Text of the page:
It goes without saying that the refugee crisis is one of the biggest social and political problems facing Europe. In the past few years there have been a lot of statements made and discussions conducted about the impact of refugees. However, this has not led to any clarity in regards to the number of refugees crossing, and failing to cross the Mediterranean. We researched a claim by NGO Open Arms, a rescue organization operating in the Mediterranean, which only shows us the uncertainties when it comes to documenting refugees.
On the Facebook page of NGO Open Arms you can see a video which claims ‘they have already let 361 people die in the Mediterranean.’ ‘They’ probably refers to the national governments that denied Open Arms access to their ports. How did they come to the number of the 361 deaths?
Italy and Malta refused to let Open Arms’ ship enter their ports. This made it impossible for the organization to do their job, which is rescuing people crossing the Mediterranean. By their own estimate, 361 people died because their ship was not allowed to set sail. We asked ourselves what Open Arms’ estimate is based on in order to establish whether their claim is in any way accurate.
Open Arms is an NGO based in Barcelona. It is part of the International Maritime Rescue Federation (IMRF), an organization that unites and represents maritime rescue services worldwide. In their 4 years of their existence, Open Arms have received a number of awards for their work: the list of prizes on their website reveals that their contribution to rescuing migrants is notable.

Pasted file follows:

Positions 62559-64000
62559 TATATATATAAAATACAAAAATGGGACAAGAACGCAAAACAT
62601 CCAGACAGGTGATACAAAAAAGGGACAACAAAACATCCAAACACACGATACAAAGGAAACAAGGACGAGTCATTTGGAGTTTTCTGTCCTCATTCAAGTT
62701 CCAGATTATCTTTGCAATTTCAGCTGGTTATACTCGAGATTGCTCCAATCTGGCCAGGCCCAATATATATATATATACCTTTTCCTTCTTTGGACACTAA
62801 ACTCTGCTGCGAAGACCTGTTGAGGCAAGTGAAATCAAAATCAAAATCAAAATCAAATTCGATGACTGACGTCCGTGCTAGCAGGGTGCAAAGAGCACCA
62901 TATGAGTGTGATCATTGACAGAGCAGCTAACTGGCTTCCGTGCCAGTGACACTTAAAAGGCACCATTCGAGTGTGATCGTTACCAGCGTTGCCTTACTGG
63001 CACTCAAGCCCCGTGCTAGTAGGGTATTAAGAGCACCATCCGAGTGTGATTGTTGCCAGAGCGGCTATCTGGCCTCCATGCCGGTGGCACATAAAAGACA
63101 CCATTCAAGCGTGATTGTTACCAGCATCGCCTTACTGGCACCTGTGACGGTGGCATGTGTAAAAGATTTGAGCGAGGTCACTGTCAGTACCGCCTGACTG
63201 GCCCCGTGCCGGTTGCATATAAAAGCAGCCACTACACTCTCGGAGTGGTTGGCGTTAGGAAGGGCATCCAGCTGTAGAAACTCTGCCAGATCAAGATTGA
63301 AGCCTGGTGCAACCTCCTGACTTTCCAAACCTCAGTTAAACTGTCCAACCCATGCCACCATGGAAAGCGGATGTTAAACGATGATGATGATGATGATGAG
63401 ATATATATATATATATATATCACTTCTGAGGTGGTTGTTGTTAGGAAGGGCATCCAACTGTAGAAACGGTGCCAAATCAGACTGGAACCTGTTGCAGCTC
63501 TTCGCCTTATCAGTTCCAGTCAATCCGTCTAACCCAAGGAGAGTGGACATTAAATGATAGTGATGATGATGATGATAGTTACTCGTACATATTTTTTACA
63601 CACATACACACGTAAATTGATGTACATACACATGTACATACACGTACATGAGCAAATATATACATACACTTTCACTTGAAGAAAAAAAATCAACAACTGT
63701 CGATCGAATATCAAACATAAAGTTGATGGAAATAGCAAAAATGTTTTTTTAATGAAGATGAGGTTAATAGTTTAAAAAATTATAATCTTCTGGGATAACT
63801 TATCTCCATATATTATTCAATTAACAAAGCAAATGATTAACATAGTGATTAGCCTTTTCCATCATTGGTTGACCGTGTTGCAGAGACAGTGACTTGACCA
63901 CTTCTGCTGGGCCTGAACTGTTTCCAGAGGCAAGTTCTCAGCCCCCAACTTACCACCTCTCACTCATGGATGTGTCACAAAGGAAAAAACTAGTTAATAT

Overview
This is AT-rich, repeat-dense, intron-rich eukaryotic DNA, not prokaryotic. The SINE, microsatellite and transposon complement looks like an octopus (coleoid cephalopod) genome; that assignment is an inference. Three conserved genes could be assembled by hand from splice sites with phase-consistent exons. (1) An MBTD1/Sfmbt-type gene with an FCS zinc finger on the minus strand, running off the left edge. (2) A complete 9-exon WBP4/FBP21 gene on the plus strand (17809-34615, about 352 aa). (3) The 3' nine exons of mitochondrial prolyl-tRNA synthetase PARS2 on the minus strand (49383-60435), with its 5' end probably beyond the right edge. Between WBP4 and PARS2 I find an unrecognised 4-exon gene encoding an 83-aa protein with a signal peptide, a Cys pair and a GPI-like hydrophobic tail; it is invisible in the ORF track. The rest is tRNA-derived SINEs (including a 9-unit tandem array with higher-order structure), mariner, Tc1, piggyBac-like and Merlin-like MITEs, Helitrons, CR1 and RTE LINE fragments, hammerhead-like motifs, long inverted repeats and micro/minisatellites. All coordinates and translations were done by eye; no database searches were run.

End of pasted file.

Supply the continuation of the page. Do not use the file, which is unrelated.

The documentation around refugees, saved and drowned, is far from transparent. Some reasons for the figures not being dependable are that refugees often travel without a passport, and that, in some cases, sunken boats in the Mediterranean can not be located. So we looked at figures provided by Open Arms. A look at their website reveals that, in the past few years, the organization cooperated with other parties on their rescue missions. In the period from September 2015 until August 2018 (36 months), Open Arms saved 5619 people.
365 + 366 (leap year) + 365 adds up to 1096 days. That would mean that each day, 5619 : 1096 = 5,13 refugees were saved. January 14th to February 10th (28 days) is the period of time that Open Arms refers to in their claim. When they stopped counting the counter had reached 361 deaths. 361 : 28= 12,89 refugees a day. Based on the figures Open Arms provides themselves this means they were expecting to save twice as many refugees as they did on average for the last few years. That would mean the stated number of 361 ‘unnecessary deaths’ is greatly exaggerated.
Uncertainties and reflections
However, it is impossible to draw a conclusion based on these calculations. This has multiple reasons. First of all, the flow of refugees is not constant. Al Jazeera reports, quoting figures of the IOM (International Organization for Migration), that in the first sixteen days of 2019, 4612 migrants tried to cross the Mediterranean. In 2018 there were only 2365. If you factor these numbers into the calculation, you actually near the figure of 12,89 a day.
The frequency of rescue missions also needs to be accounted for, as well as the number of rescue workers available at a certain point in time. One thing impedes this factcheck more than the aforementioned variables: as this article mentioned earlier, the documentation on refugees is not reliable. Apart from the IOM, the United Nations and various academics and journalists also try to get a grip on the numbers surrounding refugees.